Even beyond the obvious ones with diseases and possessions. They or their family and friends would have made sure they got close to Jesus.
But as far as we know, most of the disciples, the women and men who’d been following Jesus for weeks now – not just the twelve set aside as leaders, but the whole group – didn’t need that kind of healing from Jesus. Mary Magdalene was possessed of demons, but we don’t know of others. Yet these followers also needed Jesus, needed his touch, his kindness, his words. His healing.
Can you see yourself in that same camp? Or do you have a hard time admitting to God or to others that you also need to touch God in Christ for healing and life?
It can be hard to admit.
Many of us want to give the impression that we’ve got it together, that we’re doing just fine. But the secret is, not everyone here is doing as well as you might imagine. We all can hide our own pain or doubt or struggles from others, especially if they’re not physical ones. (Most of us are OK to have physical needs put on the prayer list.) Maybe we’re ashamed of our weakness, afraid no one will understand our inner pain. Maybe someone told us we were supposed to have a strong faith and how can we say that we don’t?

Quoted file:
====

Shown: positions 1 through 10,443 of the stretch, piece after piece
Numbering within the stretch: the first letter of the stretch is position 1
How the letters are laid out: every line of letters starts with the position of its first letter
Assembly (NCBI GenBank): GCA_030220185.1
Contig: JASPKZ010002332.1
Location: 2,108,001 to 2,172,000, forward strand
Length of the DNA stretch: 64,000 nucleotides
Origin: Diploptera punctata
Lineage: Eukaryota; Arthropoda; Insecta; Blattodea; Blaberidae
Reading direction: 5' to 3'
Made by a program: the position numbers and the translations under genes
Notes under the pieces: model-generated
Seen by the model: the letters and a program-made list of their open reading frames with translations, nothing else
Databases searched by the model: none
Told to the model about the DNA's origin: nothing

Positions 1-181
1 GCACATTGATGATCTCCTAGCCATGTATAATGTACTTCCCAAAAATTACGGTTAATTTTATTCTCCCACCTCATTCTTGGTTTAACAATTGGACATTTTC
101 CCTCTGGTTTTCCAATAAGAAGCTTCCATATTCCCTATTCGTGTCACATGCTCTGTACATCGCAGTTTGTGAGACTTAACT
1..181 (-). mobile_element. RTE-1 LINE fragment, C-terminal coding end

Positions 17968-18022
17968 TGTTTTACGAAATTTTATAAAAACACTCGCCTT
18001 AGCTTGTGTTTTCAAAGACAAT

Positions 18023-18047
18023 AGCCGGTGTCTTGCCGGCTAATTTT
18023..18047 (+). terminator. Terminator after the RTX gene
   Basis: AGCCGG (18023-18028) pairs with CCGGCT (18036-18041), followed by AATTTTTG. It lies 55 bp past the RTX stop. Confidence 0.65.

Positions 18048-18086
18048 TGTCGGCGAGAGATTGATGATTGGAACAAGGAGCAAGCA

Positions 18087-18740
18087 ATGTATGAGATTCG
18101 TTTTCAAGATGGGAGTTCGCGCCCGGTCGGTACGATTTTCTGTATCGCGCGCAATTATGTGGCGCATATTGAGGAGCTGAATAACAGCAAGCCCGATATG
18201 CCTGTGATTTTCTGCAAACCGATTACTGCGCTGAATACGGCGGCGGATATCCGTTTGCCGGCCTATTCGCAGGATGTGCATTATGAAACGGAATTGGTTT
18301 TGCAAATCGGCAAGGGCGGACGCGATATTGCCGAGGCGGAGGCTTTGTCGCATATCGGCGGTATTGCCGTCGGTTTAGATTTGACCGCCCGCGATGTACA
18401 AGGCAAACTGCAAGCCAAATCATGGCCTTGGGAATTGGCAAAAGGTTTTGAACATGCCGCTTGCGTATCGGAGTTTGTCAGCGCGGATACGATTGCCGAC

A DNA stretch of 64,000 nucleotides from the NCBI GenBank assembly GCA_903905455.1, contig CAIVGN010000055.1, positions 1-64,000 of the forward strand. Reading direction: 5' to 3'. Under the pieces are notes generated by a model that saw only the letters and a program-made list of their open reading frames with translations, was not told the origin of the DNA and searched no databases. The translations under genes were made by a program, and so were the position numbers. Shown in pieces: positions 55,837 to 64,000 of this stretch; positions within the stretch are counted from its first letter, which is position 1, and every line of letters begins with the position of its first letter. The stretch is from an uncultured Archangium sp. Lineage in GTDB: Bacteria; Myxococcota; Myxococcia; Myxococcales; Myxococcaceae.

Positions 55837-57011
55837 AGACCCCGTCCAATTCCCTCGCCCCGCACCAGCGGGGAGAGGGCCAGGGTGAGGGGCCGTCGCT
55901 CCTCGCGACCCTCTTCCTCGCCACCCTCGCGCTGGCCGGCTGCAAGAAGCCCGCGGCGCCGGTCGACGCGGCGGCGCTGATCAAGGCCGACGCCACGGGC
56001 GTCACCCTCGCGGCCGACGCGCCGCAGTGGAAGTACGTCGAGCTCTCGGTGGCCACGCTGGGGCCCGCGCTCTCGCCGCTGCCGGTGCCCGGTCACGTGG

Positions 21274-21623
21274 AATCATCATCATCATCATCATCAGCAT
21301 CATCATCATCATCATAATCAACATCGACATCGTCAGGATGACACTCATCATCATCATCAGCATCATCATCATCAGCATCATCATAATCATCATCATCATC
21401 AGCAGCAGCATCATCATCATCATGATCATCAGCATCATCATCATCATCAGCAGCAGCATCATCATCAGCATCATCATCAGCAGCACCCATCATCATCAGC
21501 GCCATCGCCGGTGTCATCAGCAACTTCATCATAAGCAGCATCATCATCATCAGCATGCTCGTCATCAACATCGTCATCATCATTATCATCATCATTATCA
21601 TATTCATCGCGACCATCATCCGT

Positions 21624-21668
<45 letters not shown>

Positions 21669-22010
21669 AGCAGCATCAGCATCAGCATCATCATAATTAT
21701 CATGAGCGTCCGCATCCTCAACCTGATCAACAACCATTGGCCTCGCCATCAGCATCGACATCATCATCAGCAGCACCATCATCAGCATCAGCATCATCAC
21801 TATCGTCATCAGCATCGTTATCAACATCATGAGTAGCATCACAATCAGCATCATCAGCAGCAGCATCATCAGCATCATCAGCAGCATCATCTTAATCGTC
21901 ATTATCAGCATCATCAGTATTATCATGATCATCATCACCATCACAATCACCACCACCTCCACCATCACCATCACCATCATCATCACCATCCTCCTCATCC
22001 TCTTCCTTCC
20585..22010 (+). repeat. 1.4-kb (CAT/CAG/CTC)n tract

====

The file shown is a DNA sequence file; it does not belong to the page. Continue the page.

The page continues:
And many of us who live with a privileged status in our society, whether due to the color of our skin or the gender we identify with, or our lack of economic insecurity, or whatever, struggle with naming our own pain. How can someone who doesn’t face what so many of our neighbors face every day, someone for whom this society works and makes sense, how can they complain? How can someone who doesn’t fear the police, someone who’s never been denied housing or help because of who they are, ever say they hurt? If there’s always another who’s worse off, we can feel we shouldn’t name our pain, or doubt, or fear, or struggles with our lives.
But everyone needed to touch Jesus that day, and he blessed them.
He said to those in pain of any kind, you are blessed, happy, fortunate, because God is with you and will help you, heal you. The point of the Incarnation, Jesus showed us, was for the Triune God to be with all God’s children, reach out to all God’s children, love all God’s children, bring healing to all God’s children. Everyone. Whatever their pain.